to explore the local space of alternative
decisions and see whether they could replace

the current best. This is a difficult process
to resolve, given that sometimes we need to

really explore a series of decisions to discover
that an action that might look bad now, might

actually prove to be a really good idea somewhere
down the line.

This is what MCTS does best: it explores all
potential options for a given decision point,

isolates the best ones and then dictates which
one is the best, both considering it's short

and long-term ramifications.
The key component of MCTS the ability to run

a playout: where the AI effectively plays
the game from a given starting point, all

the way to the end by making random decisions.
Now it can't actually play the game to the

end, so MCTS uses what's called a forward-model:
an abstract approximation of the game logic

that allows it consider the outcome of playing
action X in state Y, resulting in outcome

Z. The algorithm gathers up all the decisions
it can make in a given state of the game,

then runs thousands of random playouts across
them in a structured and intelligent fashion.

It gathers data from each of these rollouts
and concludes the process by selecting the

action that had the best rollout score. It's
both incredibly powerful and strangely stupid

in its execution.
The smart part comes in how each rollout is
decided upon and executed, to do this it relies

on four key steps: selection, expansion, simulation
and backpropagation.

Selection takes the current state of the game
and selects decisions down the tree to a future

state a fixed depth down the tree.
Next up comes expansion: provided the state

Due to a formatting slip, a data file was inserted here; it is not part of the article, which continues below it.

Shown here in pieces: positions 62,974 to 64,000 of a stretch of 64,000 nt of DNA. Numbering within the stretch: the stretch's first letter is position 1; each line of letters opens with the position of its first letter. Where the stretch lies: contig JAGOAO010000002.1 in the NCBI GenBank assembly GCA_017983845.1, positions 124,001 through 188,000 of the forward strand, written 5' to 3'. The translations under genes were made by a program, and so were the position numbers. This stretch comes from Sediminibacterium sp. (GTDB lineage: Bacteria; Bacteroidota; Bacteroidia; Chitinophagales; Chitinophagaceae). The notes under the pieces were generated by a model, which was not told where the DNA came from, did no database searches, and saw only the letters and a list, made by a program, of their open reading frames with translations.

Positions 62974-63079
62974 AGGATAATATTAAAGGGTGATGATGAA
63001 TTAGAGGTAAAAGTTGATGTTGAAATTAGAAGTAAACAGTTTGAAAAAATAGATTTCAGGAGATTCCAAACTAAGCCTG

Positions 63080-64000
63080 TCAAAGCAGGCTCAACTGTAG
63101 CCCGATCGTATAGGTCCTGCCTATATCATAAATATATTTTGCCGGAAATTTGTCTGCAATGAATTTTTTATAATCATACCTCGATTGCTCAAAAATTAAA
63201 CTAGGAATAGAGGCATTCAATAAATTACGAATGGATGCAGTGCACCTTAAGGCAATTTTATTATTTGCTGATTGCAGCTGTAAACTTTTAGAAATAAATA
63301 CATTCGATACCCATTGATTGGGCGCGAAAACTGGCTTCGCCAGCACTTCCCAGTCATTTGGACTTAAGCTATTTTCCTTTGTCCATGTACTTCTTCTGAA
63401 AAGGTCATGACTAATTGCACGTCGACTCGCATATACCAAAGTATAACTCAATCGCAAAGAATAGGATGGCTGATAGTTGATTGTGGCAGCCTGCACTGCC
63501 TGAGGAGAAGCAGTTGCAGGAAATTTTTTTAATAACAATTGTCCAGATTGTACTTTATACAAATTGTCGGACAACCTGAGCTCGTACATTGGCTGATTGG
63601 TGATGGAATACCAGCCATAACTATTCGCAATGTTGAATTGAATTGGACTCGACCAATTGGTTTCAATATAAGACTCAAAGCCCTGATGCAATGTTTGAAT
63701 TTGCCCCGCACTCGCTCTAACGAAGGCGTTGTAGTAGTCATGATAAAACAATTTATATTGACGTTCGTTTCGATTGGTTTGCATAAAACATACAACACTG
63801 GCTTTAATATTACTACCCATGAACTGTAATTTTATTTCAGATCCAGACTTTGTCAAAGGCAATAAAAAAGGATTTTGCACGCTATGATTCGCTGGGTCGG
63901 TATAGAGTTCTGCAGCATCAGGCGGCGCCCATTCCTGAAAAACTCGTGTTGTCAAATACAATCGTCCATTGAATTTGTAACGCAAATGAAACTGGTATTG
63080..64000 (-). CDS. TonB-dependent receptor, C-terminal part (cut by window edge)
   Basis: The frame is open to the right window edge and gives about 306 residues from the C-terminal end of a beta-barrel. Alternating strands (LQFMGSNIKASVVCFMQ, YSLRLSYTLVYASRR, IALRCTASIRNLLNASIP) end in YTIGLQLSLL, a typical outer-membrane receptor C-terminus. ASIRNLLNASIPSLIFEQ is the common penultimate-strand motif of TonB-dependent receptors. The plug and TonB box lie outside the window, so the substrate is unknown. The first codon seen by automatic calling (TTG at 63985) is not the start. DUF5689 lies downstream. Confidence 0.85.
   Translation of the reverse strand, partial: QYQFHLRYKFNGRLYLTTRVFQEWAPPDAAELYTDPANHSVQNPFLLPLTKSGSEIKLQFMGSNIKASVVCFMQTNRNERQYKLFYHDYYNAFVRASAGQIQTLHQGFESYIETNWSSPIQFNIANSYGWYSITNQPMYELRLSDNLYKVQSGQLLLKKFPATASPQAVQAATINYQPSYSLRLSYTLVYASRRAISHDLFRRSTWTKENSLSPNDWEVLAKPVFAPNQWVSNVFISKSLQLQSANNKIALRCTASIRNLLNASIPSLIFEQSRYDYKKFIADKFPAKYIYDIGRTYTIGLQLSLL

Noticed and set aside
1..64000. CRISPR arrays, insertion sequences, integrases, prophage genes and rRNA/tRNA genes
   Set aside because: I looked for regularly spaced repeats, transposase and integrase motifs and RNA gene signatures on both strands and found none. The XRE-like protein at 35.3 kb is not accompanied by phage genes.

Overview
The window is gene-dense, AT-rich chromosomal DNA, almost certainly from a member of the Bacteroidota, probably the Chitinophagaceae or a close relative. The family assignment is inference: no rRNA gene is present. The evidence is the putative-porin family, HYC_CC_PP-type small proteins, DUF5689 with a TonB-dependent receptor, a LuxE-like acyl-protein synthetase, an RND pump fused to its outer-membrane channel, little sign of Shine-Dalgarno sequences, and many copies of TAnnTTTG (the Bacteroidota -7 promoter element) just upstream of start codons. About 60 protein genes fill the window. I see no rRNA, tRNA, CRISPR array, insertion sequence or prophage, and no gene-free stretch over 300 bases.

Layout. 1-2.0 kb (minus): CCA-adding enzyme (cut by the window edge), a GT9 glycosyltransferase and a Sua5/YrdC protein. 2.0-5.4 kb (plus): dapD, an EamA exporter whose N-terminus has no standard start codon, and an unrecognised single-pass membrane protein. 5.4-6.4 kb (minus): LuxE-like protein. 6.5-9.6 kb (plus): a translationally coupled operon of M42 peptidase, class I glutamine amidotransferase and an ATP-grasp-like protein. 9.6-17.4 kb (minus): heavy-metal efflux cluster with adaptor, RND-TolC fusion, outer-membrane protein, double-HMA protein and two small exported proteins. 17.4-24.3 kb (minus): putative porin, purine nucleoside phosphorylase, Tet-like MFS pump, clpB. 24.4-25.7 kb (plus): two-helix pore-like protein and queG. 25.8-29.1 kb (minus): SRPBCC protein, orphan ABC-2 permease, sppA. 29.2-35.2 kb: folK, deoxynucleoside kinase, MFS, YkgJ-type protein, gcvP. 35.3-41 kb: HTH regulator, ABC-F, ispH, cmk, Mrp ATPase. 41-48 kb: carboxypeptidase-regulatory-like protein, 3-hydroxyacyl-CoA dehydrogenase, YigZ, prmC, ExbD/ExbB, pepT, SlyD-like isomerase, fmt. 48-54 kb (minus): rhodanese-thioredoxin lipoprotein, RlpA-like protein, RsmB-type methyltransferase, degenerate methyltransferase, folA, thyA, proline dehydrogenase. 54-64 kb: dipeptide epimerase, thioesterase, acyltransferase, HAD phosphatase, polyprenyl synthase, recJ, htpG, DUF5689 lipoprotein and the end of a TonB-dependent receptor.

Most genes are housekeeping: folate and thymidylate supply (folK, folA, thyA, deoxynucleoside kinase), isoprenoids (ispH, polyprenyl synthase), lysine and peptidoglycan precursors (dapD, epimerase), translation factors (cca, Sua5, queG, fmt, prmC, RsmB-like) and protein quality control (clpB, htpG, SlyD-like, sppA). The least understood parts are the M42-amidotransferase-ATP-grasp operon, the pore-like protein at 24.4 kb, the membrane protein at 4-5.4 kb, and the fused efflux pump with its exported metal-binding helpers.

we reached didn't end the game (either as
a win or a loss), we expand it one step down

to and simulate the outcome.
Simulation is the random playout phase: it

plays a game of completely random decisions
from this point until it reaches either a

terminal state (where it wins or loses) or
a simulation cap is reached. It then gives

back a result of how well it performed as
a score. This is passed to the backpropagation

In backpropagation: we update the perceived

value of a given state, not just to the state
we ran the rollout, but every state that led

to it. So any score - be it positive or negative
- works its way back up the tree to the starting

Through those four phases, we can take decisions
to a fixed point in the tree, simulate their

outcome and then propagate back the perceived
value of it. Now doing this once isn't enough,

you have to do it thousands of times and balance
which playouts to make. Different MCTS algorithms

balance it out so they shift focus to different
parts of the tree periodically to ensure there

are no better solutions to be found it didn't
otherwise spot. But once the playout limit